Now,under the system of protection,the ex-port trade of the country,the wealth and the pew-er of the manufacturing and producing classes topurchase your agricultural products,did not in- crease at all.

  But since 1842,and down to the present time,we have had the successive adoption of free-trademeasures;and what has been the state of the ex-port business of the country?It has risen in thisdegree,that that which from 1840 to 1842 aver-aged £50,000,000,from 1873 to 1878 averaged£218,000,000.You know very well,that whilerestriction was in force,you did not get the pricesthat you have been getting for the last twenty years.The price of wheat has been much the sameas it had been before.The price of oats is a betterprice than was to be had on the average of protec-tive times.But the price,with the exception ofwheat,of almost every agricultural commodity,the price of wool,the price of meat,the price ofcheese,the price of everything that the soil pro- duces,has been largely increased in a market freeand open to the world;because,while the artificialadvantage which you got through protection,as itwas supposed to be an advantage,was removed,you were brought into that free and open market,and the energy of free trade so enlarged the buyingcapacity of your customers that they were willingand able to give you,and did give you,a great dealmore for your meat,your wool,and your productsin general,than you would ever have got under thesystem of protection.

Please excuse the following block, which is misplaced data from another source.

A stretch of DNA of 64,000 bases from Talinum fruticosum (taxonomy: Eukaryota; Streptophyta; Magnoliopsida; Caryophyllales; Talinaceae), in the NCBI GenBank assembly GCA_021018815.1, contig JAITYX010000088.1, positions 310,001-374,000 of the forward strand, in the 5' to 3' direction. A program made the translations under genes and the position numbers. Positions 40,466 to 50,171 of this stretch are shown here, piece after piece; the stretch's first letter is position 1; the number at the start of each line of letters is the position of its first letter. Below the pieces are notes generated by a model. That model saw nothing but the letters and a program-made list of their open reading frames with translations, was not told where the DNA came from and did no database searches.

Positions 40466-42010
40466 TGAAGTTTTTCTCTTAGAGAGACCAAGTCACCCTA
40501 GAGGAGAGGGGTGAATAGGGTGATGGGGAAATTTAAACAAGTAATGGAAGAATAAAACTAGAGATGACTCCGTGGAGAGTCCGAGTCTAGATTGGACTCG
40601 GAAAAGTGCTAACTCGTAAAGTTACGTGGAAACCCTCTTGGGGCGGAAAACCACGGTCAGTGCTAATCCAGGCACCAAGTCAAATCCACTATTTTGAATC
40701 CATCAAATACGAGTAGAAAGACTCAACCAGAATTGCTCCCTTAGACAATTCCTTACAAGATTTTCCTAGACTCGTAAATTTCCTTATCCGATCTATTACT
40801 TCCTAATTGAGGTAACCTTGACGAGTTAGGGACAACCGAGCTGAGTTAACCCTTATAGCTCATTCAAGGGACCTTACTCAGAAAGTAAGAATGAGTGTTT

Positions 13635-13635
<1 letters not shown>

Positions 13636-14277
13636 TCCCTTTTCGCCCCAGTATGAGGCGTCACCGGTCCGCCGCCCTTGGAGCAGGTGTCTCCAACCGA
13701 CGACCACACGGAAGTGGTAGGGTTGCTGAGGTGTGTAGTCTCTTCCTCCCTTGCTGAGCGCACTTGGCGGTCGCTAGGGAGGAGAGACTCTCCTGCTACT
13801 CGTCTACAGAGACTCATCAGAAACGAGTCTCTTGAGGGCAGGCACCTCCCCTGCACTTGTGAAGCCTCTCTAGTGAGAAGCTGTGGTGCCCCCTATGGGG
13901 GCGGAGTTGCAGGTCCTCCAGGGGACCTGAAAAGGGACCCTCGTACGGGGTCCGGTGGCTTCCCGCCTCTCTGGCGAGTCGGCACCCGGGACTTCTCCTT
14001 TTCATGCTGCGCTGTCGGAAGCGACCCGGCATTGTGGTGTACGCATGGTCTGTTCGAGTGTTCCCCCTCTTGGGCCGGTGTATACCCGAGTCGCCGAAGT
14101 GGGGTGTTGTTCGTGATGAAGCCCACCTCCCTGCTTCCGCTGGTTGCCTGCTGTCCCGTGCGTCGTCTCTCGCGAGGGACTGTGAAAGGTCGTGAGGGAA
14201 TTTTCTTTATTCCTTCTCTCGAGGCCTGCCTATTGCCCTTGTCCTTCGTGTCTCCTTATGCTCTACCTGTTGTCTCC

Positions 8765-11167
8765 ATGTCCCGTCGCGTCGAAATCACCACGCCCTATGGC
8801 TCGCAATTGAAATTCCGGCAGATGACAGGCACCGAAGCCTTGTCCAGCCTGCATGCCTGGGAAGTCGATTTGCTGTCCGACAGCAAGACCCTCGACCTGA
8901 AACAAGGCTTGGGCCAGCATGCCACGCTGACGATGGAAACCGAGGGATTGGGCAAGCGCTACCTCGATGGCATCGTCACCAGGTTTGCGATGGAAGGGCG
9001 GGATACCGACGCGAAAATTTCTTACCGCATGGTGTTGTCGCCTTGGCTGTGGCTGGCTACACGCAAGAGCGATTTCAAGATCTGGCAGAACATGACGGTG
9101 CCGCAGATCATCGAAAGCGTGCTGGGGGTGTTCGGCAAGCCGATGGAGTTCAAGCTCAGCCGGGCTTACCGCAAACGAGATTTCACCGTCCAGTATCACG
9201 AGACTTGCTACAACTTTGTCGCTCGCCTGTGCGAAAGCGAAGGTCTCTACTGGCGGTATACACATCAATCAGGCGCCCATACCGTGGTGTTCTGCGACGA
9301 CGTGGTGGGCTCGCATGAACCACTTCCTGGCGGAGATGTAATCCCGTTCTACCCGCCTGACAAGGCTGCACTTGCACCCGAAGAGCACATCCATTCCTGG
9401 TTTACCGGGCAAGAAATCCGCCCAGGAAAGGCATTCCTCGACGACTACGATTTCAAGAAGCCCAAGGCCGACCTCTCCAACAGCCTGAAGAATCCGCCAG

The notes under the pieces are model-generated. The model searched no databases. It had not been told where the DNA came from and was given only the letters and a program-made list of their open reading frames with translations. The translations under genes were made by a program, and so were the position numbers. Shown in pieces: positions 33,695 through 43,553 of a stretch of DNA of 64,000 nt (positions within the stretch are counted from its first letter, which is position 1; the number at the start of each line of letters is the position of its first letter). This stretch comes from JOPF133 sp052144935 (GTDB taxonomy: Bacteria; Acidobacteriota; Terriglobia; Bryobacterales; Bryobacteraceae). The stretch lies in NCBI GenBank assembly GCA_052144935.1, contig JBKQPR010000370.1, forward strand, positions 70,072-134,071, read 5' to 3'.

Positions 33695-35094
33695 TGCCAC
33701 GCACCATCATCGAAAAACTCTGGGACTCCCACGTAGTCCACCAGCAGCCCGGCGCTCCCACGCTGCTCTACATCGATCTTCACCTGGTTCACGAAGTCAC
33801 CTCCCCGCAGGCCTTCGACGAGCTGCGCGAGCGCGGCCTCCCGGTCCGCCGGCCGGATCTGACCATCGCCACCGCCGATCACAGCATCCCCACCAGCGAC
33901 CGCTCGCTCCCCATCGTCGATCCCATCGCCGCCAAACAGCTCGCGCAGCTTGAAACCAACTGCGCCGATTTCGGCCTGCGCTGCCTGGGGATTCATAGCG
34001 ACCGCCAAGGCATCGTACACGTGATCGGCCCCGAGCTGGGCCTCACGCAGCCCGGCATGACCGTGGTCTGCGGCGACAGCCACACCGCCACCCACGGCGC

Pericles,the great Athenian statesman,saidwith regard to women,their greatest merit was tobe never heard of.

  Now,what Pericles untruly said of women,Iam very much disposed to say of foreign affairs—their great merit would be to be never heard of.Unfortunately,instead of being never heard of,they are always heard of,and you hear almost ofnothing else; and I can't promise you,gentlemen,that you will be relieved from this everlasting din,becuase the consequences of an unwise meddlingwith foreign affairs are consequences that will forsome time neccessarily continue to trouble you,andthat will find their way to your pockets in theshape of increased taxation.